Happy Birthday Exploring Liturgy!

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Above: shifting images at the launch event for Exploring Liturgy, Pilgrim Theological College, December 15, 2017.
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LITURGY: from the Greek words for “people” and “work.”  
Work of the people—about the assembly, ways people participate, expressing their cultures… 
Work for the people—concerned with hospitality, a public service, opening to those who are absent…  
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Photos from Exploring Liturgy—ecumenical, interfaith…
Most photos by Catherine Schieve or Stephen Burns, with others as acknowledged on pages of the website to John Cliff, Tegan Northwood, Jason Goroncy, Craig Mitchell, Karl Volkmar and Nick White, the Facebook pages of The Crossing, Boston, USA, Episcopal Divinity School, Cambridge, USA, and United Theological College, North Parramatta, Australia, and book covers of Gabe Huck, Liturgy With Style and Grace (1984 ed.) and Stephen Burns’ Pilgrim People (2012) and Worship in Context (2006).

A plea for relief

Snow at Episcopal Divinity School, Cambridge, Mass., U.S.A. (Photos: Stephen Burns.)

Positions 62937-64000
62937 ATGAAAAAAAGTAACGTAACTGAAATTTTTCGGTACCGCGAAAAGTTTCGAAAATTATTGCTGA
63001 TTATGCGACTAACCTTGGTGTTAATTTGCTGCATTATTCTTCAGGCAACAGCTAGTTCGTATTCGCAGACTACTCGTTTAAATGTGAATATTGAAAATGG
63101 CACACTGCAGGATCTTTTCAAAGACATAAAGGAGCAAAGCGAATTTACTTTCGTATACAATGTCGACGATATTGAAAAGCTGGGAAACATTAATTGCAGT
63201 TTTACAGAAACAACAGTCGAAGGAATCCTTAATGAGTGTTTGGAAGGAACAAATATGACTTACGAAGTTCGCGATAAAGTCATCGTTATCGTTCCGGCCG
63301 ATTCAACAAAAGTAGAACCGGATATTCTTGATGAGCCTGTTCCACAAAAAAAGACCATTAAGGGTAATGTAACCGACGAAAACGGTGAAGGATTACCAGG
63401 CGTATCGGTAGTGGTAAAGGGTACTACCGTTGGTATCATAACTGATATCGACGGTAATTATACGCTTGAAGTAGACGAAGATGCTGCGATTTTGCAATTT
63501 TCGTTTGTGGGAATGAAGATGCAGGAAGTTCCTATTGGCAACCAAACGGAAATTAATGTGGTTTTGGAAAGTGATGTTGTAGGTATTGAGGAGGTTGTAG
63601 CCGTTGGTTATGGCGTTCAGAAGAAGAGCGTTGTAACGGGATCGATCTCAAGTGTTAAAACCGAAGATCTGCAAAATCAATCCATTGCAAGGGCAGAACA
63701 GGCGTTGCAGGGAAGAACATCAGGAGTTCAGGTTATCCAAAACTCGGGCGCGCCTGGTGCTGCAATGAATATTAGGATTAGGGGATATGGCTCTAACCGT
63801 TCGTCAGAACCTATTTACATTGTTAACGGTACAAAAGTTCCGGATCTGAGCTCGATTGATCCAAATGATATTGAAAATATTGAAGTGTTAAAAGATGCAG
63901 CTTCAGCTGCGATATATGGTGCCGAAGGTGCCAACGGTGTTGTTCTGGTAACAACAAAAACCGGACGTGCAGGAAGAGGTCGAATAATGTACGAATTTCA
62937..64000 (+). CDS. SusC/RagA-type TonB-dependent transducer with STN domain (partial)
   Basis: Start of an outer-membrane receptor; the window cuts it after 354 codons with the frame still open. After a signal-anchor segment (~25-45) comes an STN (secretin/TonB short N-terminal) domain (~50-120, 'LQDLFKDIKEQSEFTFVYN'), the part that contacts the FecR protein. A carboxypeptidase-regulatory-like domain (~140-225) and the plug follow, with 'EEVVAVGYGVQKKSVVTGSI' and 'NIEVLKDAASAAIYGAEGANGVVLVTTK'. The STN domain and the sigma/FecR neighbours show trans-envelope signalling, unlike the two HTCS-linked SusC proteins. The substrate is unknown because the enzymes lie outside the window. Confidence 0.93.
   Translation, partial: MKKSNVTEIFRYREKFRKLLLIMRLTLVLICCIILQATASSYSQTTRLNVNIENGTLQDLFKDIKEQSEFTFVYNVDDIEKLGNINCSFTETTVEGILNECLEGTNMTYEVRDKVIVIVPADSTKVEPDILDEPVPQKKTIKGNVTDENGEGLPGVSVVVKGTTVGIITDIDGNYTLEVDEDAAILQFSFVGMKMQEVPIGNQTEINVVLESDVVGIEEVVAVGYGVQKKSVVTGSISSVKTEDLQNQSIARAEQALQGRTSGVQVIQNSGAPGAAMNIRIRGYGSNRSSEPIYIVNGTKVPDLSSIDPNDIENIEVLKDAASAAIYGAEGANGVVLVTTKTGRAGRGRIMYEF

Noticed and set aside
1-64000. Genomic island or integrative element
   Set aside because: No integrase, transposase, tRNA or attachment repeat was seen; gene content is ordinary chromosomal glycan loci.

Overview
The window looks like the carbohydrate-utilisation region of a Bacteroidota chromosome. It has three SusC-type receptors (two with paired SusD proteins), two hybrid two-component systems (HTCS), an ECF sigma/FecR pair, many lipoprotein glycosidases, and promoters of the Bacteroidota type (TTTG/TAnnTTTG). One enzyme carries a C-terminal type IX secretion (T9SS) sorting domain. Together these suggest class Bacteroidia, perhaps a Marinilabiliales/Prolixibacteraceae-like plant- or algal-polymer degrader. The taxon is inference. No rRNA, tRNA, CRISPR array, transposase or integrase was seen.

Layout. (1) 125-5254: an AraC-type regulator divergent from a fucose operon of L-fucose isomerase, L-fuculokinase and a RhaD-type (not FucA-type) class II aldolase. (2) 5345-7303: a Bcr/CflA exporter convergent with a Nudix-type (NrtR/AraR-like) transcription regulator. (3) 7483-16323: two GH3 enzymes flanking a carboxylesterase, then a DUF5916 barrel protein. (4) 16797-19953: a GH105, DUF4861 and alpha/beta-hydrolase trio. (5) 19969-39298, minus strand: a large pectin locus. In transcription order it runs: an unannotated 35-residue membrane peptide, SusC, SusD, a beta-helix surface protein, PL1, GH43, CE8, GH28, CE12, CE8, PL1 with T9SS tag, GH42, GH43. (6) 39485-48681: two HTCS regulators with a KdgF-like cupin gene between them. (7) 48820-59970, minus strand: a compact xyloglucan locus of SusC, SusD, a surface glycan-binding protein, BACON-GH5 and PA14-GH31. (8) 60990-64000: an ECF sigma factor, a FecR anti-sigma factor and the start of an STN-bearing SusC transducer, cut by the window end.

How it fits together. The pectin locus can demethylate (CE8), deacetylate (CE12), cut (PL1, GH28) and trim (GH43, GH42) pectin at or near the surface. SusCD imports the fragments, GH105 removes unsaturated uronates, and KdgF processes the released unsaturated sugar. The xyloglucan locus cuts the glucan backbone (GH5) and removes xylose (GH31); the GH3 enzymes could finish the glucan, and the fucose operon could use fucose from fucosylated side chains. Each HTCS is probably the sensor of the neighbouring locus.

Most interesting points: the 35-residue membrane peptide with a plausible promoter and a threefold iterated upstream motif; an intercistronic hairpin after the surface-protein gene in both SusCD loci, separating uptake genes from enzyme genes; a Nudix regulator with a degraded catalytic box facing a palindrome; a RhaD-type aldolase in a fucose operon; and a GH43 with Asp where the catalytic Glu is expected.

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In the intensity of an Australian summer, a snow-covered Christmas card “may just be a plea for relief.”


—-citing Anita Monro, “A View from the Antipodes: Juxtaposing Dingo and Baby,” Studia Liturgica 40 (2010), p. 99, in my “A Fragile Future for the Ordo?” Glaucia Vasconcelos Wilkey, ed., Worship and Culture: Foreign Country or Homeland? (Grand Rapids, Mich.: Eerdmans, 2014), p 158.

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The liturgical turns of the Christian year are tied to Northern Hemisphere cycles of the seasons. It can be difficult, from the North, to imagine the dislocations of liturgical time from the seasons in much of the South. And from the South, remote from the cold and dark in parts of the North, to sense how these shape the mood of Advent, and the lengthening days after Christmas (situated so close to the solstice)…

  Jazz, Warley Woods, Birmingham, England. (Photo: Ken Burns).

Jazz, Warley Woods, Birmingham, England. (Photo: Ken Burns).